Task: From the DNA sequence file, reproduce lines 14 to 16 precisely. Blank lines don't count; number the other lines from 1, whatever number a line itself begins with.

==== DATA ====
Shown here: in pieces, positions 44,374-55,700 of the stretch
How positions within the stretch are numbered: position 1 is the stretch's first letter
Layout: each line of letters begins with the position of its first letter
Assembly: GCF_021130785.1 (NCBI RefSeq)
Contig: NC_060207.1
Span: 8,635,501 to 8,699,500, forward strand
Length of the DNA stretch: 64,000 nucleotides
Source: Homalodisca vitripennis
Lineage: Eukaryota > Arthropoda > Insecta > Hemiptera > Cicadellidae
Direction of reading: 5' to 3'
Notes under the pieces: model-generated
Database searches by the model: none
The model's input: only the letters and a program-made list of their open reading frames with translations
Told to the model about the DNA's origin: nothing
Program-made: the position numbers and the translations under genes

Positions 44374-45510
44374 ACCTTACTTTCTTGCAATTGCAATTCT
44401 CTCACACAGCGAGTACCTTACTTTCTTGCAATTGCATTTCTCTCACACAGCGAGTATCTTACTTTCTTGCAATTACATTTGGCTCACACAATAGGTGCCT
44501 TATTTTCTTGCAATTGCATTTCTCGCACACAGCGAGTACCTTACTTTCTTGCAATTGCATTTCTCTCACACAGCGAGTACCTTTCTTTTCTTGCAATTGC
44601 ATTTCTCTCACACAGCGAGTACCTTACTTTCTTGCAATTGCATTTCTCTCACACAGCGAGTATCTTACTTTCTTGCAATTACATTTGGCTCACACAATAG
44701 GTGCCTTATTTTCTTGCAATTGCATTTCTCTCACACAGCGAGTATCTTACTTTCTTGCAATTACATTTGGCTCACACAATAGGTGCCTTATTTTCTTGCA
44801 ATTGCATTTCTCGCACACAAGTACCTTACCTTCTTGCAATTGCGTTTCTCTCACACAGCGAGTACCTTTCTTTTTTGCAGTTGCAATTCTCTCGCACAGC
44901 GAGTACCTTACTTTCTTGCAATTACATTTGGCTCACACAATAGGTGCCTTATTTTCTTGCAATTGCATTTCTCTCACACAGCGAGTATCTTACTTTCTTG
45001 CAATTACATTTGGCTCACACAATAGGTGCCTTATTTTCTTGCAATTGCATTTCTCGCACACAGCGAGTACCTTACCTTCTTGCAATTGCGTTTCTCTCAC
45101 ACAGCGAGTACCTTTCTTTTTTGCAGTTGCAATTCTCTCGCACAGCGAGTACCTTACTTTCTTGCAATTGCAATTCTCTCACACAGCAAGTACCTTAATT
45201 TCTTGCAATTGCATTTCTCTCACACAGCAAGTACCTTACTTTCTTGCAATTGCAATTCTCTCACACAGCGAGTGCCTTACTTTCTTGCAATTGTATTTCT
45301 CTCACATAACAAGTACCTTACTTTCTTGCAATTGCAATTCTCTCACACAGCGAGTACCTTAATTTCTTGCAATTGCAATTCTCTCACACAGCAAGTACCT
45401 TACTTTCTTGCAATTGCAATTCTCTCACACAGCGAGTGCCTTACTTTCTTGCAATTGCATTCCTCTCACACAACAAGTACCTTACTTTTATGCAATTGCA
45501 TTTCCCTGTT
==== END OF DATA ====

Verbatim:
Told to the model about the DNA's origin: nothing
Program-made: the position numbers and the translations under genes

Positions 44374-45510